When and where is the Summer School held?
The Wolfram Science Summer School will be held at Bentley University in Waltham, Massachusetts from June 29 to July 18, 2014.
Who is the Summer School for?
It's intended for anyone who wants to be able to do NKS research projects. We expect students to be ready to do an independent research project, but they can be at various stages in their formal education. We typically have graduate students, undergraduates, postdocs, and a few professors, teachers, and professionals.
What happens at the Summer School?
It's a mixture of lectures, individual interactions with instructors, and a project. Each student is expected to do a substantial NKS research project, which will be at least the beginning of material suitable for a published paper.
What preparation is needed?
All students are expected to have read A New Kind of Science at least once. Students should also have a working knowledge of Mathematica, which is used as the primary tool at the Summer School. Under special circumstances, arrangements can be made for students to take an online Mathematica class before the Summer School.
Does the Summer School cater only to scientists?
No. Our students have also included engineers, artists, and educators. What's needed is an ability to take a rigorous scientific approach and an ability to absorb material of the type that is in the NKS book.
Are there age limits for Summer School students?
No. We have had a few exceptional high-school-age students, as well as a few energetic individuals late in their career.
What is involved in doing a project at the Summer School?
Students are each assigned a project mentor. Projects almost invariably involve computer experiments, programmed in Mathematica. At the end of the school, students present their projects individually.
How are the projects at the Summer School chosen?
Projects are chosen to fit the career and educational objectives of each student. Students are encouraged to think about potential projects before the Summer School (see projects from past years for some suggestions). Final projects are chosen during the first week of the Summer School, in consultation with Stephen Wolfram and with the student's mentor.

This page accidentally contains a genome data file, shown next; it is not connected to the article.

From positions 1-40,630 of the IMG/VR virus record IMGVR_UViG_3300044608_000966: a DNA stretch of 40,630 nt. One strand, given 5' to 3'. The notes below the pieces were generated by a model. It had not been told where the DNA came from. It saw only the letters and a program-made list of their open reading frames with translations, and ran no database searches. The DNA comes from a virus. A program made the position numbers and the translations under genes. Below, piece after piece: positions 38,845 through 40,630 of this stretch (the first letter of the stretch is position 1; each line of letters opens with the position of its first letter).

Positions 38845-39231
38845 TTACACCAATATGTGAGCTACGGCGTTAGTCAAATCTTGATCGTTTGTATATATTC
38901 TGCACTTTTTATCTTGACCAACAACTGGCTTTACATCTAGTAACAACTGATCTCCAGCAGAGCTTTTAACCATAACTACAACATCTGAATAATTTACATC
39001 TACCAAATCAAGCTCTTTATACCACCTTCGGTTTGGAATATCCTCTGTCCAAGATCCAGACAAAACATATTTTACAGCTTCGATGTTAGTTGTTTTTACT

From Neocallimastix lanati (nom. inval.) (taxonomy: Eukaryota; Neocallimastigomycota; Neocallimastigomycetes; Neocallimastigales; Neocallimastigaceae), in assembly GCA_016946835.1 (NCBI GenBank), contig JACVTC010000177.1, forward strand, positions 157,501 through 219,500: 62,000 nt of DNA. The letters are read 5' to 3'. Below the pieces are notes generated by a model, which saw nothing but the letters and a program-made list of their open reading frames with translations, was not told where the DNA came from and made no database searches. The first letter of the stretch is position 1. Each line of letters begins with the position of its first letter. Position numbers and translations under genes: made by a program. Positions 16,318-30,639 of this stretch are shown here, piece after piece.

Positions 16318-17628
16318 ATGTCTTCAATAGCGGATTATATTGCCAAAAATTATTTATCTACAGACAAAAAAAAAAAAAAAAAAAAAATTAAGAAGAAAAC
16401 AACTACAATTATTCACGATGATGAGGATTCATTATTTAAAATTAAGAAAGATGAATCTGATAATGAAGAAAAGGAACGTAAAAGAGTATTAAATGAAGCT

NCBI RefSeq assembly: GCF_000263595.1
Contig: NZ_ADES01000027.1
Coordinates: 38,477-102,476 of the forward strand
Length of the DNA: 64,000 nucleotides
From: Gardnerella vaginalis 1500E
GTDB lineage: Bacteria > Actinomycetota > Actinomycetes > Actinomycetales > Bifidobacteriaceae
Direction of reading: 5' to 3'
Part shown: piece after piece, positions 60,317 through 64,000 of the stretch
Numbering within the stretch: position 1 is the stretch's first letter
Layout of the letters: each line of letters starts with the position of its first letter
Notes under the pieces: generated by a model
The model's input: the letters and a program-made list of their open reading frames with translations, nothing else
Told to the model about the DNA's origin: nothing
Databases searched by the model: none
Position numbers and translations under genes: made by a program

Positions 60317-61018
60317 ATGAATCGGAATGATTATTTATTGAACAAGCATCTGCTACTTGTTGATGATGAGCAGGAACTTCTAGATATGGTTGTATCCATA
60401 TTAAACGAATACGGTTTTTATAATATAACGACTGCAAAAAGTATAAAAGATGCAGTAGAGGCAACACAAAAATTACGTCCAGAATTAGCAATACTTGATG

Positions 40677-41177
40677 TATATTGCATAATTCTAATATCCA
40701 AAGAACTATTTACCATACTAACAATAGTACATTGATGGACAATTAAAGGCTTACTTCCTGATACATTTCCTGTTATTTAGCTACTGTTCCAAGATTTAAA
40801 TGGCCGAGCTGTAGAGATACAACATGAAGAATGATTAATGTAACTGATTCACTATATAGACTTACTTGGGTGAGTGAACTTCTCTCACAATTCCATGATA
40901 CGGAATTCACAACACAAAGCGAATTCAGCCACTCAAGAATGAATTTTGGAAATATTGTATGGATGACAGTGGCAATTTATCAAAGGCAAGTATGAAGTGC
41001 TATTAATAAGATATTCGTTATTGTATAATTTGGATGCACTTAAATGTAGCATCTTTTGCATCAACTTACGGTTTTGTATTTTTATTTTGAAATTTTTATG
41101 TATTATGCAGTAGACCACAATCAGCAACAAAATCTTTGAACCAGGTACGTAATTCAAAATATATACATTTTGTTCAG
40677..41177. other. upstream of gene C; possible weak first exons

What is Stephen Wolfram's involvement in the Summer School?
The school is set up so that every student has an opportunity to interact with Stephen Wolfram. Stephen Wolfram usually does one or two individual meetings with each student, works on picking projects, participates in many group discussions, and offers ongoing suggestions about projects. He also gives lectures on strategic topics and attends student presentations.
What language is used at the Summer School?
The Summer School is in English, including all instruction, workshops, exercises, and homework.
How long is the Summer School?
The school is three weeks long. Students need to attend for the whole duration.
How much does the Summer School cost?
The Summer School itself is free—there is no tuition fee. In the past, dorm-style accommodations and meal plans for the three-week session have cost about $1,500. Students who wish to commute to the school have paid commuter fees for facilities of around $100.
Is financial support available for the Summer School?
There is no stipend available. In a few cases of exceptional need, grants may be available to help pay expenses. In the future, some additional funding may be available.
Do I need to have a computer?
Every student at the Summer School needs to bring a reliable laptop. Windows, Macintosh, and Linux operating systems are all acceptable. Built-in wireless networking capability is required. Software for computation and collaboration at the Summer School will be provided.
What criteria are used in selecting students?
We're looking for people for whom the Summer School can really make a difference and can help launch them into doing important work in an NKS direction. We like to see evidence of an ability to carry out a project to a high level of quality.
Have any Summer School students gone on to work for Wolfram Research?
Yes, some of our most talented attendees have been offered positions at Wolfram Research.